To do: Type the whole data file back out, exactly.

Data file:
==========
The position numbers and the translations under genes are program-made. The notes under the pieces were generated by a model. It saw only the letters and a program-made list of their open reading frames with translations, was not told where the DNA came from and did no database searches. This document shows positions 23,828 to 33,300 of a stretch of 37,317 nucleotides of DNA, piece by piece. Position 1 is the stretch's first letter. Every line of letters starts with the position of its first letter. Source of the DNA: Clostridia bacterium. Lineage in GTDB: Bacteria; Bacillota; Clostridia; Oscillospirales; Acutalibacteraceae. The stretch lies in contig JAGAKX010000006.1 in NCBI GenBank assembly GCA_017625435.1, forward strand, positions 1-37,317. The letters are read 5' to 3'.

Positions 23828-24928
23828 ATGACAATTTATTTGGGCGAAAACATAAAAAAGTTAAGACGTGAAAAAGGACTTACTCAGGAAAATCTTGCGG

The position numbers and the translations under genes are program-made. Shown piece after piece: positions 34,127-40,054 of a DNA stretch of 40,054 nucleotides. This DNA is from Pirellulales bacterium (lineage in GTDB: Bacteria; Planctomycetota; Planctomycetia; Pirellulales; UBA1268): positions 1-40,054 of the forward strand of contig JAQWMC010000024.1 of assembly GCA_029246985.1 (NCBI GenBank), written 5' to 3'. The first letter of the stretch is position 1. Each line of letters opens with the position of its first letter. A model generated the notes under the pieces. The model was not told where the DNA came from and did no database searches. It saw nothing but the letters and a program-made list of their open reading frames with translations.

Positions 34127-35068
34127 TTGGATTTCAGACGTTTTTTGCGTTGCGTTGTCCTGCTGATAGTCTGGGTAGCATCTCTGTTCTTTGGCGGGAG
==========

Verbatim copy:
The position numbers and the translations under genes are program-made. The notes under the pieces were generated by a model. It saw only the letters and a program-made list of their open reading frames with translations, was not told where the DNA came from and did no database searches. This document shows positions 23,828 to 33,300 of a stretch of 37,317 nucleotides of DNA, piece by piece. Position 1 is the stretch's first letter. Every line of letters starts with the position of its first letter. Source of the DNA: Clostridia bacterium. Lineage in GTDB: Bacteria; Bacillota; Clostridia; Oscillospirales; Acutalibacteraceae. The stretch lies in contig JAGAKX010000006.1 in NCBI GenBank assembly GCA_017625435.1, forward strand, positions 1-37,317. The letters are read 5' to 3'.

Positions 23828-24928
23828 ATGACAATTTATTTGGGCGAAAACATAAAAAAGTTAAGACGTGAAAAAGGACTTACTCAGGAAAATCTTGCGG

The position numbers and the translations under genes are program-made. Shown piece after piece: positions 34,127-40,054 of a DNA stretch of 40,054 nucleotides. This DNA is from Pirellulales bacterium (lineage in GTDB: Bacteria; Planctomycetota; Planctomycetia; Pirellulales; UBA1268): positions 1-40,054 of the forward strand of contig JAQWMC010000024.1 of assembly GCA_029246985.1 (NCBI GenBank), written 5' to 3'. The first letter of the stretch is position 1. Each line of letters opens with the position of its first letter. A model generated the notes under the pieces. The model was not told where the DNA came from and did no database searches. It saw nothing but the letters and a program-made list of their open reading frames with translations.

Positions 34127-35068
34127 TTGGATTTCAGACGTTTTTTGCGTTGCGTTGTCCTGCTGATAGTCTGGGTAGCATCTCTGTTCTTTGGCGGGAG